Dr. Liam Hennessy is the Fitness Director of the IRFU. He has been using cryotherapy on IRFU players for 6 years.
Cryotherapy is the removal of heat from a body part to decrease cellular metabolism, increase cellular survival, decrease inflammation and decrease pain and spasm.
The IRFU have been doing research in this area. They use cryotherapy specifically for limiting the damage caused by training, allowing players to recover faster between training sessions.
When an athlete trains hard micro-damage occurs in the muscles. Cryotherapy works in the same way that putting ice on something to reduce swelling but on a micro level. Instead of temperatures of +4 which only treat the superficial layer of the skin - you’re talking about temperatures of -110 which penetrate to the muscle level. Cryotherapy affects the neuro-muscular system and endocrine system of the body.
There are 3 areas that the IRFU have focused their research on:
- Cryotheraphy after training reduces the level of a damaging enzyme and limits the damaging affect of it on player’s muscles.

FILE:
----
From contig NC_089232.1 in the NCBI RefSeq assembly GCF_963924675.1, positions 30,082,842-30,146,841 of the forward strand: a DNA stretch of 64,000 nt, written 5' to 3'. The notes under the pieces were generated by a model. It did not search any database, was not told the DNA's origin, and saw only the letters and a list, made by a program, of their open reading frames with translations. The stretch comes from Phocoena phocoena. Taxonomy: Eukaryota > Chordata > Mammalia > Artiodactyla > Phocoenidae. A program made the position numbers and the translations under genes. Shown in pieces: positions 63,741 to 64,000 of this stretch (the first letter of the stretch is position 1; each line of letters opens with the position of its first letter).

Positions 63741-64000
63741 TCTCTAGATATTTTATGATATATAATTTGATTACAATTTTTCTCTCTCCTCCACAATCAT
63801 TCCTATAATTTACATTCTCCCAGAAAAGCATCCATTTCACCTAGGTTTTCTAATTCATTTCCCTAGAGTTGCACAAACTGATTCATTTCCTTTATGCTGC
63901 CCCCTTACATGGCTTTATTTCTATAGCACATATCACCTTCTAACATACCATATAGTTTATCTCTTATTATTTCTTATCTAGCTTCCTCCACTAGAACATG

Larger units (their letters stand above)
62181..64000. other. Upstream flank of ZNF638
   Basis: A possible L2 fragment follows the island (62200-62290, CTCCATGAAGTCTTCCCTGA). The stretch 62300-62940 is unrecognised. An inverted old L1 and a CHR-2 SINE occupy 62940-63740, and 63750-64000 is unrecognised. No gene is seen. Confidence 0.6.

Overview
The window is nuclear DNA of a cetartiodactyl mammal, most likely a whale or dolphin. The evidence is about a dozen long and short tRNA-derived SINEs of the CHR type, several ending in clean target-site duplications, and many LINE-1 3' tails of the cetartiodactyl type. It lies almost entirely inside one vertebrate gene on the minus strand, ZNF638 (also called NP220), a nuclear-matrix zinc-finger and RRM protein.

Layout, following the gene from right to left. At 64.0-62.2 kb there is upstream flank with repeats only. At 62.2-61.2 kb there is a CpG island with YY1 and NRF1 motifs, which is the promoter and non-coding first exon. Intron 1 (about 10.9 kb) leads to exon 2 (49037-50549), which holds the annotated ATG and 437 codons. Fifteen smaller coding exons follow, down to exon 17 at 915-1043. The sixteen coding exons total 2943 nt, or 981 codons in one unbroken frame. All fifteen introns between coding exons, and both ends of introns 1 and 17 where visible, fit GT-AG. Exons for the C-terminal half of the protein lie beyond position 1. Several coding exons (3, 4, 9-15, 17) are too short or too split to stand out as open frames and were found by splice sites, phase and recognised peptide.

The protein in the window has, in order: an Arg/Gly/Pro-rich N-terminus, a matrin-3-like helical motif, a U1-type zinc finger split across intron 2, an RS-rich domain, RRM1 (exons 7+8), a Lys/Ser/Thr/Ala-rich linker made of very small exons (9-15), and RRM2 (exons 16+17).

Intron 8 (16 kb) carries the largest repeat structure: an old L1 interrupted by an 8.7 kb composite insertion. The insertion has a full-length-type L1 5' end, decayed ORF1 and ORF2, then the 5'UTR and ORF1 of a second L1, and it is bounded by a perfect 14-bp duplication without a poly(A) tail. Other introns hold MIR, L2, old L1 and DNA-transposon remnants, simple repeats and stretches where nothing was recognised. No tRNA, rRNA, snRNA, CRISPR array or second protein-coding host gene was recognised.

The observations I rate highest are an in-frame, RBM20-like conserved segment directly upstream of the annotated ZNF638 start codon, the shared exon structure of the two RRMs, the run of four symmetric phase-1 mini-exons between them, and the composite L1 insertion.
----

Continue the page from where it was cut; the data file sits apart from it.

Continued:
- The endorphin effect- As Liam says you get massive doses of the ‘happy hormone’ – you’re delighted you didn’t die in the extreme cold
- Increased testosterone – Another positive mechanism (if you’re a monster Rugby player) are increased testosterone levels to help you dominate the opposition.
In injury and rehabilitation situations there is limited evidence that cryotherapy is beneficial. A plethora of areas have jumped on the cryotherapy bandwagon and there are claims that it benefits things like multiple sclerosis and arthritic conditions but there is limited or no research to support this.
Liam is convinced that cryotherapy works for the IRFU in very specific circumstances. They never use it for injury treatment or rehabilitation only for faster recovery from training. It is a domain that needs investigation because of the limited evidence.
As far as he is concerned they are the only research centre in Western Europe that do studies with controlled professional sports people. They are starting a comprehensive research project with the University of Limerick into the whole area in a couple of months.